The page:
We've just uploaded a very rare video by UK Pop-Psych/Freakbeat group The Shakespeares. Shakespeares Guitarist Chris Stone recalls that time:
"May 1968 was an exciting period for the band, even though we split soon after. We were transitioning from being a hard-working ‘covers’ band, (playing regular gigs but with little musical satisfaction) to something a lot more interesting. The switch had a dramatic impact and caused us to implode pretty fast. I was one of the newer recruits to the line-up, along with vocalist, Martin Pigott.
Like most young bands in the late 60s, we were heavily influenced by the Beatles, particularly with the release of the Sgt Pepper album. The music of Hendrix, Jefferson Airplane, the Doors, and Frank Zappa was the soundtrack for three out of the five band members, whilst the other two guys preferred to keep to what produced regular work and the cash to survive.
Along with bassist Alan Escombe, Martin and I wanted to move on musically. Those ‘musical differences’ developed into a few verbal bust-ups and we split into two camps. It seems pretty quaint now, but in those days when a band started to beat the crap (verbally and/or physically) out of each other, the press release always referred to their ‘musical differences’.
We had recently moved from a small indie label over to RCA, who released our new single ‘Burning My Fingers’ a song I had written which (happily) the whole band thought was cool!
The single was picked up in France, featured heavily on national radio, and the new colour TV show Bouton Rouge arranged to film us at the Casino in Knokke in Belgium. This was the era when COLOUR TV was big news! We performed around the massive chandelier in the casino, whilst the cleaners did their stuff in the background. A strange concept, but I guess the director thought he was being pretty creative. (Friends tell me how they wish I’d kept that blue jacket!)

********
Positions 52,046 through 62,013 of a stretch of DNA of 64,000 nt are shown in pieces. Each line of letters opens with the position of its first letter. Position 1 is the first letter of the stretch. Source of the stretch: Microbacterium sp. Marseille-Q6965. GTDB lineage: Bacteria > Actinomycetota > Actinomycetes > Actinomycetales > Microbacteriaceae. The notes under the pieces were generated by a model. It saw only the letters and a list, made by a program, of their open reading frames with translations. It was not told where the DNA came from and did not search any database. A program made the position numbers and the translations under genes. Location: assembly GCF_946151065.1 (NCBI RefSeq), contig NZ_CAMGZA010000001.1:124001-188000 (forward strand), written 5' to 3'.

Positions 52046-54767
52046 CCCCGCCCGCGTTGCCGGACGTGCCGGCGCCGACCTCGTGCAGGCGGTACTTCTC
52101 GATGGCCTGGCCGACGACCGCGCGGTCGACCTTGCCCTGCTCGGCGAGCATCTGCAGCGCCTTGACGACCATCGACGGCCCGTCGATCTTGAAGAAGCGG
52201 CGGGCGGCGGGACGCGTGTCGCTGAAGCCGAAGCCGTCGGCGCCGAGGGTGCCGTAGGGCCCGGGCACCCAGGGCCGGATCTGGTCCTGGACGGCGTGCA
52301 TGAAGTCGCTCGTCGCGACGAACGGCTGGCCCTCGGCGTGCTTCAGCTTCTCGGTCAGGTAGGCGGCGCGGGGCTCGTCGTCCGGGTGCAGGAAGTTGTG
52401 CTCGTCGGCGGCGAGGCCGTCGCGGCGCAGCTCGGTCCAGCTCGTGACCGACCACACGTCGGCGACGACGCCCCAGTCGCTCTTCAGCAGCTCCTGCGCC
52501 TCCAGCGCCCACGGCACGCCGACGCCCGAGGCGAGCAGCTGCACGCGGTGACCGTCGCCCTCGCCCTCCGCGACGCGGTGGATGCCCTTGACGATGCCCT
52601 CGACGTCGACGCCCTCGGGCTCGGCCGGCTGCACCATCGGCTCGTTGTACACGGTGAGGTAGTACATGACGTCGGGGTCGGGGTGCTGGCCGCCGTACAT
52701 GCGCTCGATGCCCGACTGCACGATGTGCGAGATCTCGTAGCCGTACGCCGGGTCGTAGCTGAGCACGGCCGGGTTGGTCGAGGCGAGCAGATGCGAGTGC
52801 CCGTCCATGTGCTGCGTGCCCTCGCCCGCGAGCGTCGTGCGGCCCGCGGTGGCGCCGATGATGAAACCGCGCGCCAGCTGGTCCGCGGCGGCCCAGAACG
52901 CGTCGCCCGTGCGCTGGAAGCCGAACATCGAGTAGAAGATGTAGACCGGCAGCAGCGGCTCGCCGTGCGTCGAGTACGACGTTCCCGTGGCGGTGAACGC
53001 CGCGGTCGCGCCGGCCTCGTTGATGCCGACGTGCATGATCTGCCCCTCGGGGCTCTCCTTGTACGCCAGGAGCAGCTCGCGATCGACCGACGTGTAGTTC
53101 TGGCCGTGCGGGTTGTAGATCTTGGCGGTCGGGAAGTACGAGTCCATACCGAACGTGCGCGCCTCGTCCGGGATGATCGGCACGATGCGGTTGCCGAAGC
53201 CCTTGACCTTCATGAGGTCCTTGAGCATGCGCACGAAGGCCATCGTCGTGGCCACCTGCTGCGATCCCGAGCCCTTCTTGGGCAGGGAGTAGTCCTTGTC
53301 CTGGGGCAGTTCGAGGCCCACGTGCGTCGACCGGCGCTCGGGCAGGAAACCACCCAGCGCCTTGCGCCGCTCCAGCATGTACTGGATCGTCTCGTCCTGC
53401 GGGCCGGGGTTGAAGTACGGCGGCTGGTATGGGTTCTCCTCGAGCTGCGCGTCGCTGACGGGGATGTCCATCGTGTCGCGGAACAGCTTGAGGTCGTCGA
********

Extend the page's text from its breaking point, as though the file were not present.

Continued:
May 1968 goes down in history as the month that Paris exploded, with the biggest national strike in the history of France, and students battling police on the streets of Paris. Buildings were burned out, TV and Radio scheduling was drastically curtailed, and record shops stopped reporting to the charts. Along with a bunch of other records, our single disappeared without trace and the fate of the band was sealed.
Out of the ashes, we formed Fynn McCool, and signed afresh to RCA in London.
So what happened to the five guys from the Shakespeares?
Well guitarist Chris Kritzinger returned to his native South Africa and set up a successful record company called Transistor Records, which later became a major independent in Australia.
Bassist (and Zappa fanatic) Alan Escombe eventually joined RockIt Cargo, the leading shipper of rock’n’roll tours around the world. He became a director at RockIt and supervised the mega tours of U2, Rolling Stones, Michael Jackson, Madonna & the Eagles.
As for me, I (the #1 Beatles fan) became a record promoter at Decca Records in London, worked for the Beatles at Apple Records in Savile Row (how’s that for a dream come true?), moved over to Chrysalis Records promoting Procol Harum, Ten Years After, Blondie and Jethro Tull, and subsequently joined Sony/BMG, marketing their huge roster of international artists across Europe such as Whitney, Eurythmics, & Take That.
Latest reports have drummer Johnny Kreuger still pounding out a beat in a local band down in Africa, but the whereabouts of singer Martin Pigott are unknown. I’m guessing he’s exercising those sweet and raspy vocal chords on a Marvin Gaye classic somewhere in England." - Chris Stone